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Research by Bain & Company published by the Financial Times in January 2017, found that private-sector companies had been invited to bid for 14 per cent more NHS contracts in the 12 months to August 2016 than just a year previously. In March 2017 the Financial Times also reported of the extra £2bn given to the NHS in 2014 to try and bolster NHS services, according to data analysis carried out by the Health Foundation, an independent charity, only about half this extra money was spent in the NHS.
The vast majority of NHS care has and will continue to be provided by public sector organisations. Patients should be able to access the best treatments based on quality of care not type of provider.
We remain committed to a publicly funded NHS. However, the private sector has always played a vital supporting role in the NHS, for example in building hospitals, in providing facilities management services, in supplying medicines and equipment. Primary care contractors – GPs, dentists, pharmacists – have always been independent contractors and are not NHS employees. The opportunity – not obligation – of NHS commissioners to use private sector healthcare providers in order to support existing NHS-delivered care has played a key role in improving patient choice, and in reducing waiting times. In such cases, private sector contractors have to adhere to the same standards of efficiency, safety and quality as NHS providers do, and for this reason the publicly funded NHS will always remain in the driving seat. We are clear that patients should be able to access the best possible treatments based on quality of care and value for money not the type of provider they receive this care from.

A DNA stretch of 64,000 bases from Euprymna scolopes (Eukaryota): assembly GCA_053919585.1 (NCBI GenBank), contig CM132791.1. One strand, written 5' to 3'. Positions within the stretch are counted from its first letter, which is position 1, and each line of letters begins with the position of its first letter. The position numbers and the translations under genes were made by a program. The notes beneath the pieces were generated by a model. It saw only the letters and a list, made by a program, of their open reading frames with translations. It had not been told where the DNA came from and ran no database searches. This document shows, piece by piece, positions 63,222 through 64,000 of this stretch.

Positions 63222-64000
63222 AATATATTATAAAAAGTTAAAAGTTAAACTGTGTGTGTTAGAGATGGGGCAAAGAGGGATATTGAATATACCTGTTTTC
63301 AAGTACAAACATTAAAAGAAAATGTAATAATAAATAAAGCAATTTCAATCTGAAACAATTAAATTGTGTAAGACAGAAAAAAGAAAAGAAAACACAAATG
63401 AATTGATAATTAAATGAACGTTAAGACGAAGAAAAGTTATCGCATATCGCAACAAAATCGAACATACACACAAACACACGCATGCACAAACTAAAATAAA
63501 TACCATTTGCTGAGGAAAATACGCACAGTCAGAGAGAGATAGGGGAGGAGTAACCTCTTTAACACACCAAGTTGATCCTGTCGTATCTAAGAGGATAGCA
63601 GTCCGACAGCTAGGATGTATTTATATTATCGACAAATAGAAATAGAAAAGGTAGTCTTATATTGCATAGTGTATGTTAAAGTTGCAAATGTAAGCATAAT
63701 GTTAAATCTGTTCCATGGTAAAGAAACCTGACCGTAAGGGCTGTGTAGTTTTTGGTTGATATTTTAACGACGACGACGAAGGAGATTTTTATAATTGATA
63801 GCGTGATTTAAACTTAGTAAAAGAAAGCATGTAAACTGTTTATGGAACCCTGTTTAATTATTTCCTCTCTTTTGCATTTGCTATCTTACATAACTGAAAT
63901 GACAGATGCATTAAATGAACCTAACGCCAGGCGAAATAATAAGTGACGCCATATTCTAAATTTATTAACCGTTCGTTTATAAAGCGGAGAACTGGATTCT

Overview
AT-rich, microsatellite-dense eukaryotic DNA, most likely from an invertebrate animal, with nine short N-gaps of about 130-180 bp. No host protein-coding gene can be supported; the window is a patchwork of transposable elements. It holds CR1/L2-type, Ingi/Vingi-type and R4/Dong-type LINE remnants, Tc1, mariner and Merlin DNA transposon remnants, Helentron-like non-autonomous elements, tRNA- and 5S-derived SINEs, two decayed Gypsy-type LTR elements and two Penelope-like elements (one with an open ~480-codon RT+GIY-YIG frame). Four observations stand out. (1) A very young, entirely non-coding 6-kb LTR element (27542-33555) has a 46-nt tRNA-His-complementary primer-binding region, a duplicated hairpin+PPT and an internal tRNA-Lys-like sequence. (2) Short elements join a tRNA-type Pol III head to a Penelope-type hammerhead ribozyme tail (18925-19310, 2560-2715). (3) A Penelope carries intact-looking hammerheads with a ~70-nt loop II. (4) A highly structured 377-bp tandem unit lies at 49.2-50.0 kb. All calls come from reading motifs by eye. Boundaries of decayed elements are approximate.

Department of Health and Social Care